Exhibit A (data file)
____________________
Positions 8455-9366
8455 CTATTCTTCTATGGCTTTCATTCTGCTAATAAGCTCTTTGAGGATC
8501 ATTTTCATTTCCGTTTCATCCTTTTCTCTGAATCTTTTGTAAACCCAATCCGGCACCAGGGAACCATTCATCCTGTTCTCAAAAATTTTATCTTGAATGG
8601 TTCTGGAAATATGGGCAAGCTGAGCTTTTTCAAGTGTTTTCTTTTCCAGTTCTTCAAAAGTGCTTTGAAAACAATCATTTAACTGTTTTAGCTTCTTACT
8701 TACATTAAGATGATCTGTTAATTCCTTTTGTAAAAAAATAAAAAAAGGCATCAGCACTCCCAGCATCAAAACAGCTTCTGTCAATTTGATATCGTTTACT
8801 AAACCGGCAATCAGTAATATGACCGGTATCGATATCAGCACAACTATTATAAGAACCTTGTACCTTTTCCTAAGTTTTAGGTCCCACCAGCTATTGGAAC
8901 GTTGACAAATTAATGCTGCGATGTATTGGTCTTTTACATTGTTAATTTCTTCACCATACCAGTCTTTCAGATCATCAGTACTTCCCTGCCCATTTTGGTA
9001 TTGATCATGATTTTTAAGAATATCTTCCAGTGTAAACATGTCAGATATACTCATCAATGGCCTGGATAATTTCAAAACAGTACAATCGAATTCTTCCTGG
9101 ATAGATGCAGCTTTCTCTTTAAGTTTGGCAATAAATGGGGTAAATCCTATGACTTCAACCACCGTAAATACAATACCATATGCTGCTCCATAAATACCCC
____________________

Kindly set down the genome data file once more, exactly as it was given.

Positions 8455-9366
8455 CTATTCTTCTATGGCTTTCATTCTGCTAATAAGCTCTTTGAGGATC
8501 ATTTTCATTTCCGTTTCATCCTTTTCTCTGAATCTTTTGTAAACCCAATCCGGCACCAGGGAACCATTCATCCTGTTCTCAAAAATTTTATCTTGAATGG
8601 TTCTGGAAATATGGGCAAGCTGAGCTTTTTCAAGTGTTTTCTTTTCCAGTTCTTCAAAAGTGCTTTGAAAACAATCATTTAACTGTTTTAGCTTCTTACT
8701 TACATTAAGATGATCTGTTAATTCCTTTTGTAAAAAAATAAAAAAAGGCATCAGCACTCCCAGCATCAAAACAGCTTCTGTCAATTTGATATCGTTTACT
8801 AAACCGGCAATCAGTAATATGACCGGTATCGATATCAGCACAACTATTATAAGAACCTTGTACCTTTTCCTAAGTTTTAGGTCCCACCAGCTATTGGAAC
8901 GTTGACAAATTAATGCTGCGATGTATTGGTCTTTTACATTGTTAATTTCTTCACCATACCAGTCTTTCAGATCATCAGTACTTCCCTGCCCATTTTGGTA
9001 TTGATCATGATTTTTAAGAATATCTTCCAGTGTAAACATGTCAGATATACTCATCAATGGCCTGGATAATTTCAAAACAGTACAATCGAATTCTTCCTGG
9101 ATAGATGCAGCTTTCTCTTTAAGTTTGGCAATAAATGGGGTAAATCCTATGACTTCAACCACCGTAAATACAATACCATATGCTGCTCCATAAATACCCC